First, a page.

Summer’s Cat

Once upon a time, when my daughter was innocent (as in age 10) she made a series of cat ornaments. They had various themes with little attributes attached. She sold some for a song, and I kept a few, too. One customer commissioned her to make a ‘bookworm” cat, and paid in advance.

Summer dutifully created the cat and it was my job to deliver it. Despite my best efforts, I had a very difficult time contacting the customer. In good faith, I placed the ornament in the glove compartment of my car, somehow believing I would eventually find the rightful owner of the cat.

When my car was totaled in a flood four years ago, I transferred the ornament to the glove compartment of the new car. Now and then the cat would surface, and I would wonder how and wish I could find its cat lady.

Last night, possibly 10 years after “Bookworm Cat” was created, I encountered that customer. She promised to stay put while I went to retrieve the cat. Transaction complete!

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I look at that cat, and it brings to mind so many things. For one, it reminds me to keep my faith. For another, its “cattitude” reminds me of the sly wit of Summer’s beautiful soul.

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Three Graces, (part 1)

It’s a long story, about 3,000 miles long, how my studio came to be filled with beautiful antique French, German and English stained glass. And these crosses are just the latest turn in the road.

Three Crosses Fused Antique Stained Glass, 2.5"w x 4"h $30 eachThree Crosses
Fused Antique Stained Glass, 2.5″w x 4″h
(16/30in30) $30 each, available in November through the Johnson Center for the Arts

My mother made stained glass panels and windows. She was good at what she did, and took care to use only the best materials. She used lead channel, not copper foil. She bought huge sheets of glass from Bendheim Glass in New York City, and all her glass moved with us wherever and whenever we moved: first from Connecticut to Pennsylvania, then to California in the order of Santa Barbara to San Francisco to Sausalito.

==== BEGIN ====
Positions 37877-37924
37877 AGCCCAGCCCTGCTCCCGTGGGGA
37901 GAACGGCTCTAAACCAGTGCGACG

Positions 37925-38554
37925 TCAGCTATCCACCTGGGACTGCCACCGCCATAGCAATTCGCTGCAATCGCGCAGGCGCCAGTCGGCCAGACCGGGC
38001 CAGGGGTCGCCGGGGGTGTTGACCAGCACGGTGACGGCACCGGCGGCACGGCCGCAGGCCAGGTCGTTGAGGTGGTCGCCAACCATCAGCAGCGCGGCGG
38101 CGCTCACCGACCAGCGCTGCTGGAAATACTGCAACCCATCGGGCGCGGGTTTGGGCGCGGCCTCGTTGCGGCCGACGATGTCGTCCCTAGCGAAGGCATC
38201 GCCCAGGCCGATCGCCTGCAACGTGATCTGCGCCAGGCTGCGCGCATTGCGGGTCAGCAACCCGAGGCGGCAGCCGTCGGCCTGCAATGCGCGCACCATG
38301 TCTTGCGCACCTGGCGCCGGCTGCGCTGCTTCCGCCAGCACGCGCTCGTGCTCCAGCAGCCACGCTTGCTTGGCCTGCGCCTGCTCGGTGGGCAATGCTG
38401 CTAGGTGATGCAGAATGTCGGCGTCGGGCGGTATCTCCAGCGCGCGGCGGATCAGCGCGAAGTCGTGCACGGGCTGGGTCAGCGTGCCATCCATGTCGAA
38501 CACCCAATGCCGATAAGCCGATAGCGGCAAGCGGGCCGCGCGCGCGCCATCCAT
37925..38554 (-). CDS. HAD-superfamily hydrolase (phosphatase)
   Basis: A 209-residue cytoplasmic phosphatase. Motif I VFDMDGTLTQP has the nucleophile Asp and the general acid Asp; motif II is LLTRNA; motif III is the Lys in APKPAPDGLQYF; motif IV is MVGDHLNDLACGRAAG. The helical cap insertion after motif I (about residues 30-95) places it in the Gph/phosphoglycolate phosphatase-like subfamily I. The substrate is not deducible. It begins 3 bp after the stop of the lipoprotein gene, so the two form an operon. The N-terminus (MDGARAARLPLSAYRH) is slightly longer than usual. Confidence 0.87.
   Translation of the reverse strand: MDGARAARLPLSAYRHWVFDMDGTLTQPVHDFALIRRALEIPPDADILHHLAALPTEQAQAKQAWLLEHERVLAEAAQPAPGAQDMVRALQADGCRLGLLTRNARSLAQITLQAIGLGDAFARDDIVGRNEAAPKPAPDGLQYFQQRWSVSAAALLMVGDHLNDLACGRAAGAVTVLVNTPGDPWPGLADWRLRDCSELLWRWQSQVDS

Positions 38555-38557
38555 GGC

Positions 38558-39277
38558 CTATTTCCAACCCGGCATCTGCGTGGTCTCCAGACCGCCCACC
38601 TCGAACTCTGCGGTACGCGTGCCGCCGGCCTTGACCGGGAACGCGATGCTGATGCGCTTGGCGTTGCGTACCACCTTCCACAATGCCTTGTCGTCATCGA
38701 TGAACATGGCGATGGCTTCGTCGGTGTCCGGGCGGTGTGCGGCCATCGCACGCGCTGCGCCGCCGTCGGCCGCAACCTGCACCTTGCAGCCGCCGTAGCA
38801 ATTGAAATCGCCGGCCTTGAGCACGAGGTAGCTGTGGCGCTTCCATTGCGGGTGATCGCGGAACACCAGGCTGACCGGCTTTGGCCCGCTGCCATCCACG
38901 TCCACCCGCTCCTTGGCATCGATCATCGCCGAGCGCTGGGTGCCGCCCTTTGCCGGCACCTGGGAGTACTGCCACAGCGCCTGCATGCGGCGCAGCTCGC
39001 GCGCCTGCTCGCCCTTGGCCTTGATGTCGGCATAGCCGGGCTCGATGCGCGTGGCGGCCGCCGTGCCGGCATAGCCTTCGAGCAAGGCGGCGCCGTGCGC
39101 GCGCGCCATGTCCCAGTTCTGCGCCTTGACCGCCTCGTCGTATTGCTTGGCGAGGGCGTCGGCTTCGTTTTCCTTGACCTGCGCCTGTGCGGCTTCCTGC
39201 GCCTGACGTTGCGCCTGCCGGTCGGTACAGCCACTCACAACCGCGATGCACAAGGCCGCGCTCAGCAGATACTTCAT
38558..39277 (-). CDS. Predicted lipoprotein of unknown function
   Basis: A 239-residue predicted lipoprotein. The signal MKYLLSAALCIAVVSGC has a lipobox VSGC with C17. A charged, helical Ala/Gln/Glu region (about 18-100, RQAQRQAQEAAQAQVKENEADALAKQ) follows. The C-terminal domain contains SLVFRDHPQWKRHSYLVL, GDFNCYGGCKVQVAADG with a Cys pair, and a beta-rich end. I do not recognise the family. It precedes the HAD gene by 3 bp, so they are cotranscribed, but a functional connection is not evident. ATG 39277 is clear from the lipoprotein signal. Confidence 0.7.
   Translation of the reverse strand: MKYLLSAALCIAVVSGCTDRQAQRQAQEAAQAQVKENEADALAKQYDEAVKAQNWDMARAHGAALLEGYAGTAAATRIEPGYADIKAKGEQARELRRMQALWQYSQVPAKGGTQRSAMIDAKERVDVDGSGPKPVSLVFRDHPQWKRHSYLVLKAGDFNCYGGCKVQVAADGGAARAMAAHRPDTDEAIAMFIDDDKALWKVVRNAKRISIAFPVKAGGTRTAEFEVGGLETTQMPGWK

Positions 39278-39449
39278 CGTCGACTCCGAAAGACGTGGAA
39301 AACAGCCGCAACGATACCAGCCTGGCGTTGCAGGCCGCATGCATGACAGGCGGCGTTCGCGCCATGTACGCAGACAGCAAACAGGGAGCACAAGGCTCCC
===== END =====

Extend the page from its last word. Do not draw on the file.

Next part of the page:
In 1989 she was diagnosed with ALS and her hands were the first to go. She called me and asked me if I would be interested in “some glass,” as I understood it. I told her I’d choose a few pieces during my next visit. She replied, “No – it’s all or nothing.” So, not being sure what she meant by that, I placed my bet on “all.”

About 6 months later a tractor trailer moving van inched backward down the alley to my garage studio. Out came more than a hundred boxes with one or two sheets of glass in them. Out came cabinets, tables, bins and barrels. OK, so there weren’t any barrels, but you get the idea – a full-on semi’s worth of stuff: from the fixtures on the ceiling to the rug on the floor and everything in between. It was her ENTIRE studio. (to be continued)

Four More Wild Flowers

It is so much fun to dive into my right brain and let the colors and lines flow.
Someone asked me if these were actual wildflowers…
No, they are not – which is why I call them “Wild Flowers.” They’re pretty wild, alright!

Three Friends Wild Flowers Watercolor on Rough Paper, 4.5"w x 6"h (15/30in30) $30

Three Friends Wild Flowers
Watercolor on Rough Paper, 4.5″w x 6″h
(15/30in30) $30

Blaring Wild Flower Watercolor on Rough Paper, 4.5"w x 6"h (12/30in30) $30

Blaring Wild Flower
Watercolor on Rough Paper, 4.5″w x 6″h
(12/30in30) $30

Sunny Hillside Wild Flower Watercolor on Rough Paper, 4.5"w x 6"h (13/30in30) $30

Sunny Hillside Wild Flower
Watercolor on Rough Paper, 4.5″w x 6″h
(13/30in30) $30

Blaring Wild Flower Watercolor on Rough Paper, 4.5"w x 6"h (14/30in30) $30

Starry Bouquet Wild Flower
Watercolor on Rough Paper, 4.5″w x 6″h
(14/30in30) $30

Four Wild Fowers

While on the road at my daughter’s volleyball tournament, I sketched and painted these wild flowers.
They are so fun to do!

Curly Wild Flower Watercolor on Rough Paper 5"w x 4"h $30 (8/30in30)

Curly Wild Flower
Watercolor on Rough Paper, 5″w x 4″h
(8/30in30) $30

Corn Burst Wild Flower Watercolor on Rough Paper 6"w x 5"h $30 (9/30in30)

Corn Burst Wild Flower
Watercolor on Rough Paper, 6″w x 5″h
(9/30in30) $30

Purple Star Wild Flower Watercolor on Rough Paper 5.25"w x 4"h $30 (10/30in30)

Purple Star Wild Flower
Watercolor on Rough Paper, 5.25″w x 4″h
(10/30in30) $30

Spiky Wild Flowers Watercolor on Rough Paper, 6"w x 4"h (11/30in30) $30

Spiky Wild Flowers
Watercolor on Rough Paper, 6″w x 4″h
(11/30in30) $30

Tower Sketch #2

Here is a little color sketch I did a few days ago – I must confess I have been pretty slack when it comes to the 30 in 30, mostly due to allowing myself to be distracted by other media and other projects. The “30 in 30” challenge is not for sissies! But I am determined to catch up, if for nothing else to prove to myself I can.

Tower at the Top (7/30)
Watercolor and ink on paper

What did I learn?

1. That this sketchbook paper does not receive water media very well.
2. That I do like watercolor as a medium.
3. That I want to try painting some of these tower images in oil.
4. That I am now in search of better paper.

The Tower that Burns

I have decided enough is enough: time to get in better shape. So I have selected a 2 mile route that takes me down by the Alabama River. Part of the routine is climbing up several flights of stairs that are housed within my current “tower of doom.”

6/30 - Thigh Burner, watercolor on mat board, 5"x7"
6/30 – Thigh Burner, watercolor on mat board, 5″x7″

It hurts, oh it hurts … to go up those stairs. But I’m determined, and it’s a beautiful addition to the city, and I love looking at the river, and …well… we shall see about that burn.